or prescribed by statuta in particular cases. \lusgrove v. Jackson, 59 Miss. 390.
—Verbal note. A memorandum or note, in diplomacy, not signed, sent when an iiltoir has continued a lung time without any reply, in order to avoid the appearance of an urgency uhich perbaps is not required; and, on _the other hand, to guard against the supposition that it is forgotten, or that there is an intention of not prosecuting it any further. Wharton.—'Verbal process. In Louisiana. Prat-él vcrizal, (q. 1:.)
Vex-his standum ubi nulls nmbiguitss.
One must abide by the words where there is
no nuii-iguity. Tray. Lat. Max. 612.
'Ve1'bl.un iznperfecti temporia rem ad- huc imperfectarn signiiicat. The imperieut tense of the verb indicates an incomplete matter. Mactier v. Frlth, 6 Wend. (N. Y.) 103, 120, 21 Am. Dec. 262.
VERDEROR. An odiccr of the king's for-est, who is sworn to maintain and keep the assizes of the forest, and to view, receive, and enroll the attachments and pr-esentments of all manner of trespasses of vert and veni- son in the forest. illanw. c. 6, § 5.
VERDICT. in practice. The formal and unanimous decision or finding of a jury. impaueled and sworn for the trial of a cause, upon the matters or questions duly submitted to them upon the trial.
i‘he word “verdict" has a well-defined signi- fication in law. it means the decision of a jury, and it never means the decision of a court or a referee or a commissioner. ln common lan- guage, the word "verdict" is someljnies used in a more extended sense, but in law it is always used to mean the decision of a ju.ry; and we must suppose that the legislature intended to use the word as it is used in law. Keruer v. Petigo, 25 -Kan. (S56.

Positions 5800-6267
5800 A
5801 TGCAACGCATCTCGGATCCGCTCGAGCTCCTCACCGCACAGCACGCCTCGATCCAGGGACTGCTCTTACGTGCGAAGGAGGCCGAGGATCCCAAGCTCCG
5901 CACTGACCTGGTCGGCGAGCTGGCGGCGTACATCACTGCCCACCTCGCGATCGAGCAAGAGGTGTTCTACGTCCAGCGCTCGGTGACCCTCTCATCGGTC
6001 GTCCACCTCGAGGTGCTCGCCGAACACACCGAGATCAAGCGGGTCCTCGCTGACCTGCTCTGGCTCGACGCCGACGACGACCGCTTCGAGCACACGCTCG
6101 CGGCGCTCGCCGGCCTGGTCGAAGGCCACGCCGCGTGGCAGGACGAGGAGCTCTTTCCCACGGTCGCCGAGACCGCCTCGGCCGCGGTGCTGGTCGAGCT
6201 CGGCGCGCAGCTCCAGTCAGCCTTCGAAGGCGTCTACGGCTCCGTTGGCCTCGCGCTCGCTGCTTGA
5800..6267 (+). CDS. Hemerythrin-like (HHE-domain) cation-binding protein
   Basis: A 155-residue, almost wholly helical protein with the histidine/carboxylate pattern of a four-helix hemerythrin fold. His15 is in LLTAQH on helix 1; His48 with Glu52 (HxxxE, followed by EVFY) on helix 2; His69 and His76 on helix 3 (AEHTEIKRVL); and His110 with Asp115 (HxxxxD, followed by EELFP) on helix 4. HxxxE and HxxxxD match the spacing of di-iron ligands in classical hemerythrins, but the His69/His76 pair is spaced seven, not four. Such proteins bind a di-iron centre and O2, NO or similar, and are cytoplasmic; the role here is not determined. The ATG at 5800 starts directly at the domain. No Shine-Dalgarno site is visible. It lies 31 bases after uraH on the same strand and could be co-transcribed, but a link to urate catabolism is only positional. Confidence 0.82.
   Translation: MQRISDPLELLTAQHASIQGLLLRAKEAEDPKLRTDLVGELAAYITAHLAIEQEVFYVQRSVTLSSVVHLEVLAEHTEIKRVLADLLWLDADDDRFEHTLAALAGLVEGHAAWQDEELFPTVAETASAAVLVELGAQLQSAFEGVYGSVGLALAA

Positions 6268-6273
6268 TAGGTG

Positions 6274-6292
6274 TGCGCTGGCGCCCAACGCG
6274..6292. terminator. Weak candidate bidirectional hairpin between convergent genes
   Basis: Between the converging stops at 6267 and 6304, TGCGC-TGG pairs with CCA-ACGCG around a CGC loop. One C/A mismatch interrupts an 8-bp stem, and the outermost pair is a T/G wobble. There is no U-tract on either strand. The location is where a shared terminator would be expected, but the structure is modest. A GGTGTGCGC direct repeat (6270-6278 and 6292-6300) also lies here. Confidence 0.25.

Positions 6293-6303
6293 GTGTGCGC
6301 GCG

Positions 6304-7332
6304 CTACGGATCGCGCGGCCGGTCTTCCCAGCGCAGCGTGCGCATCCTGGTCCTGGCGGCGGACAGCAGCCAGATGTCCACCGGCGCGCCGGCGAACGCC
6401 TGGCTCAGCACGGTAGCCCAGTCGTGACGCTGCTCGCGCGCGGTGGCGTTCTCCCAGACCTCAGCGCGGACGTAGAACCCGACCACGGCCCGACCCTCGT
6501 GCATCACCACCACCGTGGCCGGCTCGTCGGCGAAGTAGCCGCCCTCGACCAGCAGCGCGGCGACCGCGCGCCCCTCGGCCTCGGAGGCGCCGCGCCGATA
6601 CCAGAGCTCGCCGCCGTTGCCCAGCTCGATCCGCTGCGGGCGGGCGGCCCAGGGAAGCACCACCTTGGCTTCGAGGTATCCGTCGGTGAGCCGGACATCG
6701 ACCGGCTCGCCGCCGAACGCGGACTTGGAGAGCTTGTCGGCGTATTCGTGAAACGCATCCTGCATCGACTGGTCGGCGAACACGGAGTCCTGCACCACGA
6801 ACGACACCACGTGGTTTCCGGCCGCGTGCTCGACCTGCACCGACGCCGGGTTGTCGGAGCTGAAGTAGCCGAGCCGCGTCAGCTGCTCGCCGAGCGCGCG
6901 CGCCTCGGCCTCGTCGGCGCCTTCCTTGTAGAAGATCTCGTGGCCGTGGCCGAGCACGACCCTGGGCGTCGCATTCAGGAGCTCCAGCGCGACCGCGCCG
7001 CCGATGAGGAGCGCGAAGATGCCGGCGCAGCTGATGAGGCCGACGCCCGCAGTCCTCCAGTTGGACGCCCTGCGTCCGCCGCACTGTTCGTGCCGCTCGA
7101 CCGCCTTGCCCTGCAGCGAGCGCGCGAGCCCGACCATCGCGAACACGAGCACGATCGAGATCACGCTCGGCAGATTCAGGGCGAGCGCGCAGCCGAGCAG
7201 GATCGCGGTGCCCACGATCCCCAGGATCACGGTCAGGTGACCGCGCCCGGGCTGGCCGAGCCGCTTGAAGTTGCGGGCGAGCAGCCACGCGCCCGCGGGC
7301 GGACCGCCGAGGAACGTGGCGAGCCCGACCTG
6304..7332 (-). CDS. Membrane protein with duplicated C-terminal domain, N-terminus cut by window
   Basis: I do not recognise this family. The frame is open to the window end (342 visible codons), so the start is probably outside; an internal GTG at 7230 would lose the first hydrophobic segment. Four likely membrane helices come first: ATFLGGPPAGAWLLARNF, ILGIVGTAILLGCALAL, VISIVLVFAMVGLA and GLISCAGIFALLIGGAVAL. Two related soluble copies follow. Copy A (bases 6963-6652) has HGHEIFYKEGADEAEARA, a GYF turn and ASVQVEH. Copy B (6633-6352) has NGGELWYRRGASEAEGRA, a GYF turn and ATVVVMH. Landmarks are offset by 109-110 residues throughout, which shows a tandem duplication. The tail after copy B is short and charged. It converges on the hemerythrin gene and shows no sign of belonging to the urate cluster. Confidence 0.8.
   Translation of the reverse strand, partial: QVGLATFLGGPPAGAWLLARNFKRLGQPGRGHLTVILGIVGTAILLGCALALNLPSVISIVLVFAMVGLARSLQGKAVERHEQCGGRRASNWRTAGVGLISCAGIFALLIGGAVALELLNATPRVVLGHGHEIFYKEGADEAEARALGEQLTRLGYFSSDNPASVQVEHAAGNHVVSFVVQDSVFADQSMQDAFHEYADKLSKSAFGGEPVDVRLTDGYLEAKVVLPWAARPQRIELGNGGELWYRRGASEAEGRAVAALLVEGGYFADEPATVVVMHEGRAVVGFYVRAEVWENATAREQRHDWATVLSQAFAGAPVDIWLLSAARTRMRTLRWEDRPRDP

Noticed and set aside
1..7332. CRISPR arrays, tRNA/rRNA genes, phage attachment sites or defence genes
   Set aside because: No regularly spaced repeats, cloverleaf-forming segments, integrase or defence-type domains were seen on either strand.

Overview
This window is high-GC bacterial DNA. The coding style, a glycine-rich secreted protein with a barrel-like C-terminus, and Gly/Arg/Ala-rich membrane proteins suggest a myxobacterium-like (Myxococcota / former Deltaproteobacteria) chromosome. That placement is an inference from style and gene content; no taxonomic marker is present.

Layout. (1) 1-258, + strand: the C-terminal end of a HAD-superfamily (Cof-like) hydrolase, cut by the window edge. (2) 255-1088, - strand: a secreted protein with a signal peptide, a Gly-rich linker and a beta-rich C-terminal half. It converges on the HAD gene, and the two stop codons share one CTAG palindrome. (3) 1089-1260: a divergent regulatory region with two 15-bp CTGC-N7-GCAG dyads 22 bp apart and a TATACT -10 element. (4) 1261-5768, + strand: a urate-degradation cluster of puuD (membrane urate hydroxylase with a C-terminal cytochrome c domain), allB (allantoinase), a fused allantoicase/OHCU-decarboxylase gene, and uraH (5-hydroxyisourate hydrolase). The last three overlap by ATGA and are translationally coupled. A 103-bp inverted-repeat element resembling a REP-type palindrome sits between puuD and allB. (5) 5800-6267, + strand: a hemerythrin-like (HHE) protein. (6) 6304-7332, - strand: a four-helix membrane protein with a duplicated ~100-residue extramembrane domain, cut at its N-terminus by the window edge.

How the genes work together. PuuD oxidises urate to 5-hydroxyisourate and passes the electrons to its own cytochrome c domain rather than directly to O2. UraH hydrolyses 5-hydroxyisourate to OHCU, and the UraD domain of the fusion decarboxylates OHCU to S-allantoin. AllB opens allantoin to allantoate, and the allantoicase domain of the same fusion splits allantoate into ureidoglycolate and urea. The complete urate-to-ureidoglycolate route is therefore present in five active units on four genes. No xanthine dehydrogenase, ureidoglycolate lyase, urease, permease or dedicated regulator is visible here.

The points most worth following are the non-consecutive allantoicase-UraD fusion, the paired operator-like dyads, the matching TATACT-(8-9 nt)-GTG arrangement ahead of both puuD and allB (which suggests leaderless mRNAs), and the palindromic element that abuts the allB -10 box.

—Advcrrre verdict. Where a party, appealing from an allowance of damages by commissioners, recor ers a verdict in his favor, but for a less amount of damages than had been originally nllowcd, such ver rct is adverse to him, within the meaning of his undertaking to pay costs if the verdict should be ndrerse to him. Hainhlin v. Bur-nsluiile County, 16 Gray (Mass) 256.- False verdict. An untrue verdict. Formerly, if a jury gave a false verdict, the party injur- _ed by it might sue out and prosecute a writ of nttaint against them. either at common law or on the statute 11 Ben. Vll. c. 24, at his election, for the purpose of reversing the judgment and punishing the jury for their verdict: hut not where the JIll‘_V erred merely in point of law, if they found according to the judge's di- rection. ’i‘he pruciice of setting aside verdicts and granting ncw trials. however. the use of attaints that there is no instance oi’ one to be found in the books of reports later than in the time of Elizabeth, and it was alt ether abolished by 6 Geo. IV. 1:. 50. § (iii. %Vhiirton.—General verdict. A verdict where- by the jury find either for the plnintifi or for the defendant in general terms; the ordinary form of E verdict. Glenn v. Sumner. 132 U. S. 152. 10 Sup. Ct. 41. 33 L. Ed Alison. 8 Ga. 201. 52 Am